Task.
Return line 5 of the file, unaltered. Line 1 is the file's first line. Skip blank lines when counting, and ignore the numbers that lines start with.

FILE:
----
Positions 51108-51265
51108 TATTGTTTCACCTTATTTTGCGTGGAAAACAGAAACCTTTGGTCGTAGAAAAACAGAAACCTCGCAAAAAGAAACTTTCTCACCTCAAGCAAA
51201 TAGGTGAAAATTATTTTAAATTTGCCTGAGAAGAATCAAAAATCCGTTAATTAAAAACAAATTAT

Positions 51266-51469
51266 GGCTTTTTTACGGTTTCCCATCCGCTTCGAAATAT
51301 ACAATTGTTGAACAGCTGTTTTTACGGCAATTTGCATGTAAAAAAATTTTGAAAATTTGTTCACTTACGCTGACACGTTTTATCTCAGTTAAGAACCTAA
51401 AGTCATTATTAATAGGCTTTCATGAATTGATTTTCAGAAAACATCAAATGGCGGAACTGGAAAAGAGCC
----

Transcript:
51266 GGCTTTTTTACGGTTTCCCATCCGCTTCGAAATAT